The invention helps to retain present customers by generating personal homepages for better and easier access to information about salespersons or financial consultants, as well as services available from the organization. In addition, the homepages for the organization's branch offices help generate additional leads for salespersons, and help enable the sales force to provide more personal and convenient services to on-line clients. Thus, the use of this invention strengthens the relationships between present customers and the sales force, as well as enabling new relationships with new customers.
One embodiment of the invention provides a combination of electronics and software that generates personal homepages for a sales force using personal data stored on the organization's personnel database. Typically, personal data for each salesperson is entered into a computer database, such as a human resources database, when the person is first employed by the organization. The database preferably is resident to a privately accessible distributed network. The data may reside in a single database or file, or may reside over a number of data structures distributed across a company's network. Preferably, the personal data includes biographical data, such as the salesperson's name, address and educational background. The data may include the sales person's qualification, certifications, licenses, and the like. The data may also include a photo portrait or image of the person.
To initiate the process to generate a personal homepage, a salesperson accesses the homepage building application via a Wizard user input interface on a workstation. The person enters data identifying himself into a computer system. Alternatively, the data is provided to the system using a single sign-on protocol on the workstation that authenticates the person's identification and makes such identifying data available to applications accessed via the workstation.
Personal descriptive information about the salesperson may be entered for display on the homepage. For example, if the salesperson is a financial consultant working for an investment broker, the personal descriptive information may include his or her investment preferences and business philosophy, any area of expertise or specialty, or any technical expertise likely to inure to the customer's benefit, for example. Alternatively, to simplify this process, the personal descriptive information may selected from a variety of prepared pre-approved personal descriptive information that the salesperson believes to be relevant.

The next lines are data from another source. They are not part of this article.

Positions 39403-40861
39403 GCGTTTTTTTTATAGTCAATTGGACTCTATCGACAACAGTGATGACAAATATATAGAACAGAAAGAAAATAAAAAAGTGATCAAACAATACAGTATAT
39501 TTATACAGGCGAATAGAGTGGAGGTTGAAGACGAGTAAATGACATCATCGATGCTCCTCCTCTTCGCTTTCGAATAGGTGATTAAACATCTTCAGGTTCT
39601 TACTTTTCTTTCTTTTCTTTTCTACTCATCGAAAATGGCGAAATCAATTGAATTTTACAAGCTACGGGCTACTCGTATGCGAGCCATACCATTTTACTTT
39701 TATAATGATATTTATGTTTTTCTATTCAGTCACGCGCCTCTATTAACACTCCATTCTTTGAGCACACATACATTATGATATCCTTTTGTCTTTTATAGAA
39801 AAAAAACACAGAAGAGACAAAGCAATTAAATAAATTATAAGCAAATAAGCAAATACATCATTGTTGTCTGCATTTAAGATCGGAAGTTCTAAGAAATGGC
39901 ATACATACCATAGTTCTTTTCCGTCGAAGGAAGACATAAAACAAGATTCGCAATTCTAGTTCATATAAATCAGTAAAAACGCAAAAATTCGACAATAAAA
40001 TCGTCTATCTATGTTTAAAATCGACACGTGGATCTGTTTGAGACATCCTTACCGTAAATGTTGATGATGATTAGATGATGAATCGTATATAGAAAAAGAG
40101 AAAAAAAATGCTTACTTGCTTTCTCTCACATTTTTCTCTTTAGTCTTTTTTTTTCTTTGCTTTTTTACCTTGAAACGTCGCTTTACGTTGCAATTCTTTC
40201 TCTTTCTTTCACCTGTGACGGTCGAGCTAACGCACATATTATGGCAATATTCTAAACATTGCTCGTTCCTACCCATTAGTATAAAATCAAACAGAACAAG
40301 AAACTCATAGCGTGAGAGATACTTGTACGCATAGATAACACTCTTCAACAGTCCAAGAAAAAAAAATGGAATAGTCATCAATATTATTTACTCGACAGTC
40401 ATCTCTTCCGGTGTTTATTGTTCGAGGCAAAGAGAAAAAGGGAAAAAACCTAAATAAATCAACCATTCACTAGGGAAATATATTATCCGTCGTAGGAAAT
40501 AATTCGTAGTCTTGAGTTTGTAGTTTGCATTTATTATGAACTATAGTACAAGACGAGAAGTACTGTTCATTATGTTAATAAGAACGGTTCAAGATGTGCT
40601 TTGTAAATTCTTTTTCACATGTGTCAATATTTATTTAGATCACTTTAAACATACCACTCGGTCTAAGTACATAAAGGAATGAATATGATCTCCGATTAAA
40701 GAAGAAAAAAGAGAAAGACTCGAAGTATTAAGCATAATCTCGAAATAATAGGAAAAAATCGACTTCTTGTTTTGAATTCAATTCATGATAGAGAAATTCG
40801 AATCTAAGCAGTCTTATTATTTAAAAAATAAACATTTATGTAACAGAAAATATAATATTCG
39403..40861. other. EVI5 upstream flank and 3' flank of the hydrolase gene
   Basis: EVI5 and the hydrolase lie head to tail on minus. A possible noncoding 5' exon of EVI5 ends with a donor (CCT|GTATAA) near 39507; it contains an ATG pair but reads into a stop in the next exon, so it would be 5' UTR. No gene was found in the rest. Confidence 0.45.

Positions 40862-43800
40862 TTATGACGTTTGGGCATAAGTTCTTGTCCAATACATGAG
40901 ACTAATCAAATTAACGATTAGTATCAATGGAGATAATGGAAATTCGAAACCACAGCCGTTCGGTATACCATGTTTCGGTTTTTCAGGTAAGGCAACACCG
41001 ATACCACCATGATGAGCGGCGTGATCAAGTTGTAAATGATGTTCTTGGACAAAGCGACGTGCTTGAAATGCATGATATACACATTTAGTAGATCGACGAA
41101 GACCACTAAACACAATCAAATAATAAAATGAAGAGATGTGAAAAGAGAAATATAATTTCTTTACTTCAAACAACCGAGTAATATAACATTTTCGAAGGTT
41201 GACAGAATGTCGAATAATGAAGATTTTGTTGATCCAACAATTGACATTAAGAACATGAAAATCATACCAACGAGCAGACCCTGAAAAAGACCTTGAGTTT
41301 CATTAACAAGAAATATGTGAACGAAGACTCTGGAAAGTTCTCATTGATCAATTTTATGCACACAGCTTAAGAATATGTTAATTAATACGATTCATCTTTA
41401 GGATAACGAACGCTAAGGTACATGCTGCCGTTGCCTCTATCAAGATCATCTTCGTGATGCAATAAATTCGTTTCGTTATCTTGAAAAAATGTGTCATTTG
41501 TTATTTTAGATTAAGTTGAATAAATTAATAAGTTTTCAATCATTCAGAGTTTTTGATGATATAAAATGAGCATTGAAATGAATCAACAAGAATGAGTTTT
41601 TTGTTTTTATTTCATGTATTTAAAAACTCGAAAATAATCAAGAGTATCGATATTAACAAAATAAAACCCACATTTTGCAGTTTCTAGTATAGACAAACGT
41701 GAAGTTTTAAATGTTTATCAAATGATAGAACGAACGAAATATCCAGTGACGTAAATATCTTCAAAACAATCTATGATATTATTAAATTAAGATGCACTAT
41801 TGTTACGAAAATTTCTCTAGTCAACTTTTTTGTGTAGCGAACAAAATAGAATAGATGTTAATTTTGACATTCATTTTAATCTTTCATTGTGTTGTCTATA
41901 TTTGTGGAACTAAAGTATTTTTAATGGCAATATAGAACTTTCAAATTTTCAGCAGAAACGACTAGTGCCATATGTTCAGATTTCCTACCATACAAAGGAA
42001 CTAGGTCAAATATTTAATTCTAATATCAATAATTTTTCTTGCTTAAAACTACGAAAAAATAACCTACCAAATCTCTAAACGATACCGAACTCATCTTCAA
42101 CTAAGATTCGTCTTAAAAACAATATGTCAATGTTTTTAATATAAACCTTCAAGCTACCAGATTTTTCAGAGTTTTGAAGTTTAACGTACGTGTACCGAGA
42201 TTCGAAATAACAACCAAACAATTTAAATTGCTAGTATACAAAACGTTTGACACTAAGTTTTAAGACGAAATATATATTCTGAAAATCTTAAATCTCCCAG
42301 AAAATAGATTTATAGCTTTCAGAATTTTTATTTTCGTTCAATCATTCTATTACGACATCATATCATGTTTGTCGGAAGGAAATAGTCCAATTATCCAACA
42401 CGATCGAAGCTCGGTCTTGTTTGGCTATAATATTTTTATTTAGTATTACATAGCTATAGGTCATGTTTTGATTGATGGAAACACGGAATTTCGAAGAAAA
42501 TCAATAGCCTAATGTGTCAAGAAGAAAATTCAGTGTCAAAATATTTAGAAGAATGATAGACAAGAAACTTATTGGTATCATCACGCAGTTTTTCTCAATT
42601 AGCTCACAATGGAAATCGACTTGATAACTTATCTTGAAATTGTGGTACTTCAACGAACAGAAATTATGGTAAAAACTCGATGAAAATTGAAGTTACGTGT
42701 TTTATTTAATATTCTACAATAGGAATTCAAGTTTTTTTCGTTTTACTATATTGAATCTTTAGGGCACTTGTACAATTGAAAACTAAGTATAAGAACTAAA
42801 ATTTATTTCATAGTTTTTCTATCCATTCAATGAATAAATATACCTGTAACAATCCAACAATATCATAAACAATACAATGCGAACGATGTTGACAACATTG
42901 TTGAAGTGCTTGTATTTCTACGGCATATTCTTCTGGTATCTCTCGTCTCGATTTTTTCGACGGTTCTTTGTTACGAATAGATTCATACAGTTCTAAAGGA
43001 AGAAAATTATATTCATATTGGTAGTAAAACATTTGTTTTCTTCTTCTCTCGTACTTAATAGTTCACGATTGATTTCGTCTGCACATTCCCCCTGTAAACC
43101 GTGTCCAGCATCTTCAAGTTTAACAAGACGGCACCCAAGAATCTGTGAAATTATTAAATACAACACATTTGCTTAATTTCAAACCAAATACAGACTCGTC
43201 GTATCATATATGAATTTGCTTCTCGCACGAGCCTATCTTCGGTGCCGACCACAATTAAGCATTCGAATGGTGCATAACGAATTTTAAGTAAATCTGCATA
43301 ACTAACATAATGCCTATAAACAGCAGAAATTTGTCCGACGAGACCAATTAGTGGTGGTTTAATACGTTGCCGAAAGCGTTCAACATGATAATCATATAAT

In addition, the salesperson may select live content information, for example, real-time media, from content providers that may be relevant to the customers. The salesperson's organization or other outside sources may provide the live content information.
The information entered and selected by the salesperson, along with existing biographical data retrieved from a human resources database, are populated in a predefined homepage template. The information so entered, is used to automatically generate a homepage for the salesperson. The homepage is then posted to a Web server for viewing on the Internet or a World Wide Web portion. In some cases, it may be desirable for the homepage to be reviewed by the salesperson's manager for approval when personal descriptive information is entered by the salesperson rather than being selected from pre-approved descriptions.
In addition, each homepage may be made more attractive to a customer by adding information and computer links to other sites favored by the salesperson or the organization.
It is desirable for the employer to prevent access to homepages of salespersons who have left the organization. In a preferred embodiment, when a salesperson leaves the organization, human resources is notified, and an entry in the financial consultant's or salesperson's personnel records is made that he or she is no longer employed by the organization. After this entry is made in the human resources database, when the system receives updated personal data from the human resources database, the system automatically disables any viewing of that person's homepage through the Internet. Likewise, if the salesperson is transferred to a non-sales position within the organization, data indicative of this status may be entered in the human resources database, which then is used to disable the person's homepage.